I unlinked the default domain policy from the root of the domain, but I had made a copy of default domain policy and modeled my GPO setting on the copy that i renamed.
and the Default Domain Controller policy from what I can see is not linked, and from looking at what settings are applied in it are practically nothing at all ? but if I have more than one domain controller then only will that come into play ?

As a best practice should I rather do the following :
Leave Default Domain Group Policy, set security settings on that file GPO and apply it to authenticated users.

Then create whatever restrictive policies i need in a new GPO, and apply that to OU's, in the OU's have users and create groups for those users, (the reason for groups if for when applying NTFS permissions, makes applying to group rather than users much easier to maintane )

Then if I apply computer policies in a GPO but users move around the network, create a link from the GPO using a Loopback Policy to the computers container, where all authenticated machines are placed.

again thanks for all the help.
Joseph MoodyBlogger and wearer of all hats.Commented:
Your default domain policy is best left unaltered and linked to your domain. Your default domain controller policy is very important and should be left linked to your domain controllers OU.
Adam BrownSr Solutions ArchitectCommented:
Well, you should try to use Loopback policy as sparingly as possible. It's mostly just useful if you want to have user configuration settings like desktop background and screen saver time out to be applied when users log in to certain computers, but not all the time. If you want user configurations to be applied to all users (or groups of users), create a GPO with only User configuration settings and apply that to the OU the users are in. You can save yourself from having lots of GPOs all over the place if you use Loopback policy and only attach to the Computer OUs, but it has the potential of increasing headaches during GPO troubleshooting down the road.

Generally, the best practice for Default Domain Policy and DDC Policy is to just leave them alone. If you have additional security settings that you want to use, build a new GPO and attach it to the Domain or OUs that need it applied and make sure it is set with the highest priority. That will allow the settings you have to be applied instead of the Defaults if you want. There aren't a lot of settings in the Default Domain Policy at the start, but the settings that are there are very important.
Ben Personick (Previously QCubed)Lead Network EngineerCommented:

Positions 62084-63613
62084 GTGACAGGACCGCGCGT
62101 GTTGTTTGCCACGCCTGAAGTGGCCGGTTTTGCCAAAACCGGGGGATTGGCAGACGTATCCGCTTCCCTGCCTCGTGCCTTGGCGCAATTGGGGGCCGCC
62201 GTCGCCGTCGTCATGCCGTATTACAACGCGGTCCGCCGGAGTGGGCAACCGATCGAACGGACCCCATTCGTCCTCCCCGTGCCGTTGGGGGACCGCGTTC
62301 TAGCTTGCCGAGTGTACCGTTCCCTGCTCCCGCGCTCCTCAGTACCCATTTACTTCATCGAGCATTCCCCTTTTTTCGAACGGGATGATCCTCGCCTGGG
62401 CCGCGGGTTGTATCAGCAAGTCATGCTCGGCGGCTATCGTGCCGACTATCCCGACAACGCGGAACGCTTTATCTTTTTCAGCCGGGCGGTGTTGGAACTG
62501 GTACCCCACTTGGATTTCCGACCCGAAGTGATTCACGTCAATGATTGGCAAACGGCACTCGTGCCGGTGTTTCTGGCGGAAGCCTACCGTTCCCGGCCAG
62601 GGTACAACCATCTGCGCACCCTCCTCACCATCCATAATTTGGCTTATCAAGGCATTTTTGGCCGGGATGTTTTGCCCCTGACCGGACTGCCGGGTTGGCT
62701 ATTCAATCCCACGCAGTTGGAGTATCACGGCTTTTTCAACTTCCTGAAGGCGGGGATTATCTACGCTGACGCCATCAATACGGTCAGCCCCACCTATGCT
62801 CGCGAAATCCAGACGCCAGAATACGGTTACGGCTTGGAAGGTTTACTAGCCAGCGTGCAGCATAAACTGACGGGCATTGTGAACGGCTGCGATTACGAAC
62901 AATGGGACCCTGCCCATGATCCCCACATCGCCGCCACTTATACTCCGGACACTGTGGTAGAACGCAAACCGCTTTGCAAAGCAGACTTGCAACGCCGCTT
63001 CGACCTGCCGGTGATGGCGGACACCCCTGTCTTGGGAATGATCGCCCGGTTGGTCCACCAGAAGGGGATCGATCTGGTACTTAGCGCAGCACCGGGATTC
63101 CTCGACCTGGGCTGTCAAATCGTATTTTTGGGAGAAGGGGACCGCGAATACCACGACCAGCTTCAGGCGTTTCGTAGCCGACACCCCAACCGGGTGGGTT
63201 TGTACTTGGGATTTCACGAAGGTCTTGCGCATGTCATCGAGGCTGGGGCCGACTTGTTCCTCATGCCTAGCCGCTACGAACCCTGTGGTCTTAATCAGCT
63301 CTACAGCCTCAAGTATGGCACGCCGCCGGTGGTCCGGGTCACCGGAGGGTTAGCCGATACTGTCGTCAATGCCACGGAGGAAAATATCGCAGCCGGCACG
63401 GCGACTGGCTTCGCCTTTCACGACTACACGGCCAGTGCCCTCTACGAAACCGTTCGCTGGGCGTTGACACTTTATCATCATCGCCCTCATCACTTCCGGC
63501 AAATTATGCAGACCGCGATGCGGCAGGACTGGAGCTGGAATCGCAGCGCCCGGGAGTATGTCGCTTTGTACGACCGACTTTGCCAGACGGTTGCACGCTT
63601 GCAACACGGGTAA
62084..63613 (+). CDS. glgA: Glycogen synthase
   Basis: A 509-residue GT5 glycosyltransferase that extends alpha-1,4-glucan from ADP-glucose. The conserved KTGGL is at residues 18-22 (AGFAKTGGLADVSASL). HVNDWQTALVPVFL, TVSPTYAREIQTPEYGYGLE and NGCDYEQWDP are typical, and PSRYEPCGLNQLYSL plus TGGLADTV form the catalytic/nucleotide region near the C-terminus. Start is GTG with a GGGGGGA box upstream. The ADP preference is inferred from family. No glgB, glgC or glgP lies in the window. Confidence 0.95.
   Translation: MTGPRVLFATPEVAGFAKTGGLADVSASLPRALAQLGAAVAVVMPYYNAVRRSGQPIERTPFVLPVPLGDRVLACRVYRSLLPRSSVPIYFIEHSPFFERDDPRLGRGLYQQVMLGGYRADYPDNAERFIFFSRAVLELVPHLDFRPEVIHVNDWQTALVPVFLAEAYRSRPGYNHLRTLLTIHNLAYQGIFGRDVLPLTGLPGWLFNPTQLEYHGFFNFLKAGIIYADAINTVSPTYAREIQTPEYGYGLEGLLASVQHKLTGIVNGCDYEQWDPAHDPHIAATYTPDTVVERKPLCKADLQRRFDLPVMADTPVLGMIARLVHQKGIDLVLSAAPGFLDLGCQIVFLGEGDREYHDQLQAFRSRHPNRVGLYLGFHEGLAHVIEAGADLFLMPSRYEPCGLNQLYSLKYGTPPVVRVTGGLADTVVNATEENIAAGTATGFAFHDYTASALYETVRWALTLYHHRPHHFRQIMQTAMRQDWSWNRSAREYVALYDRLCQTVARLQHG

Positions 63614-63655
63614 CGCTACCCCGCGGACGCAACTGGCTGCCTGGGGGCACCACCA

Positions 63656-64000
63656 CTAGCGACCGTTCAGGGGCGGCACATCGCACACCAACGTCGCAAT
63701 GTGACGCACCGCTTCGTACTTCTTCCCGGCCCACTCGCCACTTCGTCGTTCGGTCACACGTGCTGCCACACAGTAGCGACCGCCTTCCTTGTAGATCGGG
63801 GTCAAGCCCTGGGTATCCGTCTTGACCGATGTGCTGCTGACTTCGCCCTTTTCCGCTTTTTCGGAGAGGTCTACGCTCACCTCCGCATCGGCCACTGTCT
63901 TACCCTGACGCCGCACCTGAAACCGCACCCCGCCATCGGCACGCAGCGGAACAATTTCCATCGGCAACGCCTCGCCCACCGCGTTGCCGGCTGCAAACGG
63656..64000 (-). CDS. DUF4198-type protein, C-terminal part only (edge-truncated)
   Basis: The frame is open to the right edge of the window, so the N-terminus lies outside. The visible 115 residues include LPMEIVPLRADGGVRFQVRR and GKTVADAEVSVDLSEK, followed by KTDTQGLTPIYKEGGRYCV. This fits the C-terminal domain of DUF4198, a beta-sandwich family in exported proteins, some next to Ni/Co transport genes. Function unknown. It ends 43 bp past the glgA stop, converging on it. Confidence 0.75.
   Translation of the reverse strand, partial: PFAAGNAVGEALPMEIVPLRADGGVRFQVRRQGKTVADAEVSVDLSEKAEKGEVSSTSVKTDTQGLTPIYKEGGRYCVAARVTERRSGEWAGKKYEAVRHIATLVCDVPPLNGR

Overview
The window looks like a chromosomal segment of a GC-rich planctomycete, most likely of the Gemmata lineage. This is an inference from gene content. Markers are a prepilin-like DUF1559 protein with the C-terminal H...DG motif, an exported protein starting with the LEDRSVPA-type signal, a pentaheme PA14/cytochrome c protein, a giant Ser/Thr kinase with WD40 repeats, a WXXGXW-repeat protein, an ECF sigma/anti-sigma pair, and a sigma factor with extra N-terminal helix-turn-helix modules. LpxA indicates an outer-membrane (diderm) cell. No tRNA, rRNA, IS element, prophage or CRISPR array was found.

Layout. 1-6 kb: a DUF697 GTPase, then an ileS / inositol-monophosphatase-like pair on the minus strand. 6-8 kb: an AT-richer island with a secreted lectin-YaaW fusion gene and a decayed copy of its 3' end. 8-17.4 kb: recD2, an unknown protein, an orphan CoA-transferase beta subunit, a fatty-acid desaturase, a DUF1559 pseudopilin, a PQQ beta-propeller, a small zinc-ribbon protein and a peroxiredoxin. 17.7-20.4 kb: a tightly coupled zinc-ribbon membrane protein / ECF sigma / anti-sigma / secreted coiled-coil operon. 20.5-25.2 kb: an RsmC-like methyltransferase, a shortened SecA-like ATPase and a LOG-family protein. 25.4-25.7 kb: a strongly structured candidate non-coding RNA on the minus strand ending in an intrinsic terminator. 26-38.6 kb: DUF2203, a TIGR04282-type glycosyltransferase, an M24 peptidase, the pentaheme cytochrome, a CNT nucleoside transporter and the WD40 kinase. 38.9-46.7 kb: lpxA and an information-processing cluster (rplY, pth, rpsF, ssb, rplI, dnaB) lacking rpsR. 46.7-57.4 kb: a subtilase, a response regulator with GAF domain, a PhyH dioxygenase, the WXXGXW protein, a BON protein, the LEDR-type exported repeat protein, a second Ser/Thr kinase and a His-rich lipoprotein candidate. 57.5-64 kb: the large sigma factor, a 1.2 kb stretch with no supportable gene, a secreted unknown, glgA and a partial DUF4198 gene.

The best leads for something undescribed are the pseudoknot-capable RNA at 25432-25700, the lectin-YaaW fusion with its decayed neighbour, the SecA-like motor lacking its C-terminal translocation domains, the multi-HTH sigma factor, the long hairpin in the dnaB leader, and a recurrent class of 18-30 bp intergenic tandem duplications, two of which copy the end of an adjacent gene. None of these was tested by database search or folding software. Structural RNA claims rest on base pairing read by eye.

You CAN create a group policy object and link it via groups instead of by OU.

However, to do so you must put it at the root of the OUs where ALL of the users who may ever be members of the group will exist (Therefore it's best practice to put these GPOs at the DOMAIN level).

Then you simply change the groups it applies to in the group policy's Security tab.

To do this you

 1st you would create a new GPO at the domain level, then you would edit the GPO's Properties by right clicking on the GPO and selecting properties.

 2nd you would go to the 'Security' tab and remove the 'Apply Group Policy' setting from "Authenticated Users"

 3rd You would Add the specific groups which should have the GPO applied to them, to the policy and give them "Read" and "Apply" Permissions for the Group Policy.  (NOTE: It's best practice to create a single new group for this GPO and add this on the Security tab instead, and then add the appropriate users/groups to hat group.
Adam BrownSr Solutions ArchitectCommented:
QCubed: That still isn't linking a GPO to a group. That's linking a GPO to the Domain and *filtering* policy application with a security group. At the low level, security filtering applies an ACL to the policy, making it so only the members of that group have permission to read and apply the policy. There's a very important technical distinction there.

And it isn't really a best practice to apply filtered GPOs to the Domain. If all the users or computers (or if a small subset of users in an OU) that are filtered exist in a single OU or OU branch, linking it to the top of the branch or the OU itself serves as a visual reminder to administrators. This prevents admins from having to look through the Filter settings of all GPOs to find the one that is affecting users that have issues. In addition, each computer in the domain still has to process the policy if it's linked to the domain, meaning that you have some amount of time (however small) where the computer has to communicate with the Domain Controller to view the Policy and its attached ACL. It's not a big deal in small environments, but if you have 100 GPOs in AD and they're all attached to the Domain, it will seriously hamper logon performance and potentially bring a DC to its knees during periods of high logon traffic.
spiraldavAuthor Commented:
Thanks all for all the comments and help.